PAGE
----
Attitudes Toward Glaucoma Genetic Risk Assessment in Unaffected Individuals

Georgina L. Hollitt, Owen M. Siggs, Bronwyn Ridge, Miriam C. Keane, David A. Mackey, Stuart MacGregor, Alex W. Hewitt, Jamie E. Craig, Emmanuelle Souzeau

Research output: Contribution to journalArticlepeer-review

2 Citations (Scopus)


Purpose: Integrating polygenic risk scores (PRS) into healthcare has the potential to stratify an individual's risk of glaucoma across a broad population. Glaucoma is the most common cause of irreversible blindness worldwide, therefore effective screening for glaucoma endorsed by the population is highly important. This study assessed the attitude of unaffected individuals toward PRS testing for glaucoma, and sought to identify factors associated with interest in testing. Methods: We surveyed 418 unaffected individuals including 193 with a first-degree relative with glaucoma, 117 who had a recent eye examination, and 108 general members of the community. Results: Overall, 71.3% of the individuals indicated an interest in taking a polygenic risk test for glaucoma. Interest was more likely in those who believed glaucoma to be a severe medical condition (odds ratio [OR] = 14.58, 95% confidence interval [CI] = 1.15-185.50, P = 0.039), those concerned about developing glaucoma (OR = 4.37, 95% CI = 2.32-8.25, P < 0.001), those with an intention to take appropriate measures regarding eye health (OR = 2.39, 95% CI = 1.16-4.95, P = 0.019), and those preferring to know if considered to be at-risk or not (OR = 4.52, 95% CI = 2.32-8.83, P < 0.001). Conclusions: Our results show strong interest in genetic risk assessment for glaucoma among unaffected individuals in Australia. Translational Relevance: These findings represent a valuable assessment of interest in glaucoma polygenic risk testing among potential target populations, which will be integral to the implementation and uptake of novel PRS-based tests into clinical practice.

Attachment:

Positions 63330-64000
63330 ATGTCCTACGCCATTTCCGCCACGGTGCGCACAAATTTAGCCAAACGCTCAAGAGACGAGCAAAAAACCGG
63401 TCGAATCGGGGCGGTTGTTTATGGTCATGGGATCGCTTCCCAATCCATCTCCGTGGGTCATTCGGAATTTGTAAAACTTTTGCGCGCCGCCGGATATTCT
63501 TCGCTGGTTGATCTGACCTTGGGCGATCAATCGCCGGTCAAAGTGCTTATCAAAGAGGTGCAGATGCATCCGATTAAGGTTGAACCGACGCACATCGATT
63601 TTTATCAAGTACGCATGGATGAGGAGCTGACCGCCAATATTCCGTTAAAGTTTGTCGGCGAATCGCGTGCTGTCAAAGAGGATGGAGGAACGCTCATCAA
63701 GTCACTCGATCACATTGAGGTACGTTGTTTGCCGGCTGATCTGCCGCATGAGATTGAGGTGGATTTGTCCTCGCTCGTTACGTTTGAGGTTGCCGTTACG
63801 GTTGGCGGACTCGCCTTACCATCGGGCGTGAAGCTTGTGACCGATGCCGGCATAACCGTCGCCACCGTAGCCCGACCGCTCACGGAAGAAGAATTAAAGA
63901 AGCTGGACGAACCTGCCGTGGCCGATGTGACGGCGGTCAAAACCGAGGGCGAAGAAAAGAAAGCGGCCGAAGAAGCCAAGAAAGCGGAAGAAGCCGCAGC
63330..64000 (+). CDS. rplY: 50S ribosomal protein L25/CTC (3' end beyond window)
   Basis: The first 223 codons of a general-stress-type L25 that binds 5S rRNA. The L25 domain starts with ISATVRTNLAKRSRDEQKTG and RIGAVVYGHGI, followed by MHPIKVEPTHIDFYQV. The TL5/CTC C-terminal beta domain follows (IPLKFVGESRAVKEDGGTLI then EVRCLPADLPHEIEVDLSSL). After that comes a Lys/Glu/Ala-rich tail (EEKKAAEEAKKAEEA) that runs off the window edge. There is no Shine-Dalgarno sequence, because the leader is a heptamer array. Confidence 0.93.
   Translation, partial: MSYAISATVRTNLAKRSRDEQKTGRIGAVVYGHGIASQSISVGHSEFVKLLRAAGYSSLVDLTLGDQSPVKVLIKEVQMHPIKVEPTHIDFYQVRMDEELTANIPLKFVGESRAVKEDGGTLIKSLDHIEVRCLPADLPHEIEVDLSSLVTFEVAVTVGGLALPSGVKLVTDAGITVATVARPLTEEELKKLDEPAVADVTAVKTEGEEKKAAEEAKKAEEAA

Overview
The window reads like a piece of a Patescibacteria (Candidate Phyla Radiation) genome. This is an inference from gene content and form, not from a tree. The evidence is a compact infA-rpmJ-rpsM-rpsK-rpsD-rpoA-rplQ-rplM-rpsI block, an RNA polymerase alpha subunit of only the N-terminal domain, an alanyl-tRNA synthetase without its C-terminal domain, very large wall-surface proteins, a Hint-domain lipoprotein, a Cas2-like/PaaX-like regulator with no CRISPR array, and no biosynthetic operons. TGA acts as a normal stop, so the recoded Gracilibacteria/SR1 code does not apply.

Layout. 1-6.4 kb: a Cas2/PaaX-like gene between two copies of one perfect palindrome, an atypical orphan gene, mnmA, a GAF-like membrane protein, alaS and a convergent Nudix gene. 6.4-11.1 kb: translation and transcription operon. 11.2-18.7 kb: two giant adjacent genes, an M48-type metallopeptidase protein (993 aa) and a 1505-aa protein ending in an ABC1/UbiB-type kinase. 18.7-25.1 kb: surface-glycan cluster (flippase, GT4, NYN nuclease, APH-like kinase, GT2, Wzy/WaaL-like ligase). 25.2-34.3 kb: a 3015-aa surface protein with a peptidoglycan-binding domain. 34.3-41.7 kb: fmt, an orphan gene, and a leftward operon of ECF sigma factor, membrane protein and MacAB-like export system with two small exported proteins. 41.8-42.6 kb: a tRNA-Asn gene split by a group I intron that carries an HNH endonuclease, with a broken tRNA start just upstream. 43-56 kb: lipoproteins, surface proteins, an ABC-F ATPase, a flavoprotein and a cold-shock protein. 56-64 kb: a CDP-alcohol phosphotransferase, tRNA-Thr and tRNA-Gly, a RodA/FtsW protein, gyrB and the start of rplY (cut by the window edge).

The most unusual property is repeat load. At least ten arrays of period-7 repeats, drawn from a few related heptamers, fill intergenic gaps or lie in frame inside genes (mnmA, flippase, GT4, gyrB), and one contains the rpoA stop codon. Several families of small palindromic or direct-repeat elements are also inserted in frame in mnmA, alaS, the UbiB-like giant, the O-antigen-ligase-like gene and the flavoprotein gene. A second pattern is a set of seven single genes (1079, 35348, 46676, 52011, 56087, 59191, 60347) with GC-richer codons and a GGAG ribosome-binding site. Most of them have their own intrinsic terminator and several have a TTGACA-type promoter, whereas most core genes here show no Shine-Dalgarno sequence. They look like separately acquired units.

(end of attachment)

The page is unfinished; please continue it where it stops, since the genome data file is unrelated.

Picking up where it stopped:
Original languageEnglish
Pages (from-to)38
Number of pages1
JournalTranslational Vision Science and Technology
Issue number10
Publication statusPublished or Issued - 3 Oct 2022
Externally publishedYes

ASJC Scopus subject areas

  • Biomedical Engineering
  • Ophthalmology

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